Gurney's encounter with the farmer is reminiscent of Edward Thomas's encounter with a farmer plowing a field in the untitled poem which begins "As the team's head-brass flashed out on the turn."  The poem takes place during the War, before Thomas was sent to France.  Here is part of the poem:

                  . . . Every time the horses turned
Instead of treading me down, the ploughman leaned
Upon the handles to say or ask a word,
About the weather, next about the war.
Scraping the share he faced towards the wood,
And screwed along the furrow till the brass flashed
Once more.
                      The blizzard felled the elm whose crest
I sat in, by a woodpecker's round hole,
The ploughman said.  'When will they take it away?'
'When the war's over.' . . .

Edna Longley (editor), Edward Thomas: The Annotated Collected Poems (Bloodaxe Books 2008).

Christopher Nevinson, "Near Leatherhead" (c. 1939)


Fred said...

"It was after War, Edward Thomas had fallen at Arras"

Perhaps Gurney is being ironic. Wasn't WWI called The Great War and
The War to end all Wars?

Nick Morgan said...

Having spent many dreary hours cutting mangel wurzels for pocket money in my school days I have to say I find it hard to think of them as 'magnificent'! Gurney's poem is wonderful though. If it's not too presumptious I wrote my own poem about poor Ivor's displacement from the country he loved:-

Striding the miles-long night
disguised the disappointments
of landscape, that inconstant friend.
Where they fell the sentry copse,
brick and bury the sheep’s lee fold
and trench the damp, sniped corners.
Mirror the displacement of that harsher day-lit world of men.

But they can’t touch the sky!
Clouds and constellations too far
for even long-range guns
or commerce’s ravening hand.
So giants still stalk the bare ridge-line,
queens lie fettered over market towns
and heroes wade in the Severn
among the fish-eyed stars.

They can’t touch the sky!
Oh but they can, they can too easily:
a low ward roof, too-dark drapes,
the regimental ranks of too-tall brick.
Half-a-life in alien enclosures,
horizons trimmed to yards, and stars,
disordered, unmapped and mythless,
lost in the glimmer and glare.

But at times we’ve too sat transfixed
in those places that restrict our view.
Feeling this is not our ground, that
somewhere, else, still waits for us;
perhaps forsaken, perhaps unfound.
Even though our door lies unbolted,
and the high windows beckon unbarred,
wardered only by fear, or fear
of disappointment, lying outside.

Surviving on the memory of skies.

Stephen Pentz said...

Fred: I like your thought -- it makes perfect sense in the context of the names that you mention. And it fits well with the anger and bitterness that is often explicit in his post-war poetry (and which always seems to lie just beneath the surface -- along with sadness and loss).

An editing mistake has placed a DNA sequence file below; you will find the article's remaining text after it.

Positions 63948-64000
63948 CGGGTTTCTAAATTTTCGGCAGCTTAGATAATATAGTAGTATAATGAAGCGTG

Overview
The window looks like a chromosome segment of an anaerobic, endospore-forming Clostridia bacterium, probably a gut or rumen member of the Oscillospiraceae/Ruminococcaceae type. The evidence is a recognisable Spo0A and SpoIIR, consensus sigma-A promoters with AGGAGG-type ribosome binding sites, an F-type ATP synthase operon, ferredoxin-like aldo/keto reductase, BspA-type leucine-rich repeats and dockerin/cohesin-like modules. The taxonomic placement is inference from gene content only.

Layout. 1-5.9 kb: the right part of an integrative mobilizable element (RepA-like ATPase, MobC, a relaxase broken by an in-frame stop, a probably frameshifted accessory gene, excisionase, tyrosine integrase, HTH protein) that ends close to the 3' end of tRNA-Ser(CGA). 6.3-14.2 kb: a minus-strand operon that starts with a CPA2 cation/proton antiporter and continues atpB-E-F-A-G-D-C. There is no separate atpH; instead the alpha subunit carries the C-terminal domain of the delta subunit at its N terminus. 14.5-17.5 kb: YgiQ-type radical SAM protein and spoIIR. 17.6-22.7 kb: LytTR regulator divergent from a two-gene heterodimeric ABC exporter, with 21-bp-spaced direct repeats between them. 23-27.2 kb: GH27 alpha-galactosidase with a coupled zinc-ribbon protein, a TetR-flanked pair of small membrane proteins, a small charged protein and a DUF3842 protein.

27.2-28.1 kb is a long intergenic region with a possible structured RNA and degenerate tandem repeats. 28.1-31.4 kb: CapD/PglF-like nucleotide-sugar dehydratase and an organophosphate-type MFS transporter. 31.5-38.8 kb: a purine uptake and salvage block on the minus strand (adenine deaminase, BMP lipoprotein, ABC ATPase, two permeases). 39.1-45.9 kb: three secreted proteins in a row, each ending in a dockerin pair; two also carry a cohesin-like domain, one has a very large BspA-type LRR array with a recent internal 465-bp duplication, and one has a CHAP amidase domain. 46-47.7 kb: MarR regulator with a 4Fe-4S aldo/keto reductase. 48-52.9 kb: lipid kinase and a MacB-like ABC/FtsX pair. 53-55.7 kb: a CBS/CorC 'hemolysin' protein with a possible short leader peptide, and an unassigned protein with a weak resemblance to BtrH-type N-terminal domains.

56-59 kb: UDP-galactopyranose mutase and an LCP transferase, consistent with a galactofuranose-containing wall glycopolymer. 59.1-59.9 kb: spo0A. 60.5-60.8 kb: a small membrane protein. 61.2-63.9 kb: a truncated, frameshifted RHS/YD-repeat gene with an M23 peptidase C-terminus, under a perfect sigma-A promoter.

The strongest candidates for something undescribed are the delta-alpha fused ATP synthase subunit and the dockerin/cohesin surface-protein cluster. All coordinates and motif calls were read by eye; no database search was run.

It's good to hear from you again. Thank you very much for stopping by.

Stephen Pentz said...

Mr Morgan: thank you for visiting again, and for sharing the lovely poem. It captures the general setting and feeling of much of Gurney's poetry very well. And, in particular, it is a fine complement to "The Mangel-bury," which has its own blending of wartime and post-war landscapes: e.g. "And looked as part of the earth heaped up by dead soldiers/In the most fitting place . . ." Which goes quite well with, for example, your "sentry copse" and '"regimental ranks of too-tall brick." He cannot escape, can he?

Again, thank you very much.

Eamonn said...

Dear Stephen,

I have been catching up with you this morning.

I read "Now All Roads Lead to France" by Matthew Hollis this summer, for the most part, on the back of your many Edward Thomas posts. Helen Thomas was clearly an extraordinary woman … Have you ever read anything of hers?

In the context of your quote from Adelstrop, I thought of this, Sassoon's Everyone Sang (I'd not put them together before - they are not obvious companion pieces):

EVERYONE suddenly burst out singing;
And I was filled with such delight
As prisoned birds must find in freedom,
Winging wildly across the white
Orchards and dark-green fields; on—on—and out of sight.

Everyone’s voice was suddenly lifted;
And beauty came like the setting sun:
My heart was shaken with tears; and horror
Drifted away ... O, but Everyone
Was a bird; and the song was wordless; the singing will never be done.

All good wishes


Stephen Pentz said...

Eamonn: it's very nice to hear from you again.

Yes, I have read parts of Helen Thomas's memoirs, As It Was (1926) and World Without End (1931), which are conveniently combined in an edition issued by Carcanet titled Under Storm's Wing. I've also read a few of the pieces in Time and Again, one of which is quoted in the post. She is well worth reading. I cannot forget her description of Edward leaving their house to go away to France: walking away into the night, but calling back. Heartbreaking.

I hadn't connected "Adlestrop" and "Everyone Sang" with one another either, but you're absolutely right: they go together wonderfully. Thank you for connecting the two of them!

As always, thank you very much for stopping by. Merry Christmas and Happy New Year.

Eamonn said...

Thank you Stephen. I'll look that edition up.

Seasons greetings to you and yours from a bright & chilly London.


Stephen Pentz said...

Thank you, Eamonn.

By the way, it should be easy to track a copy down since it was published in paperback.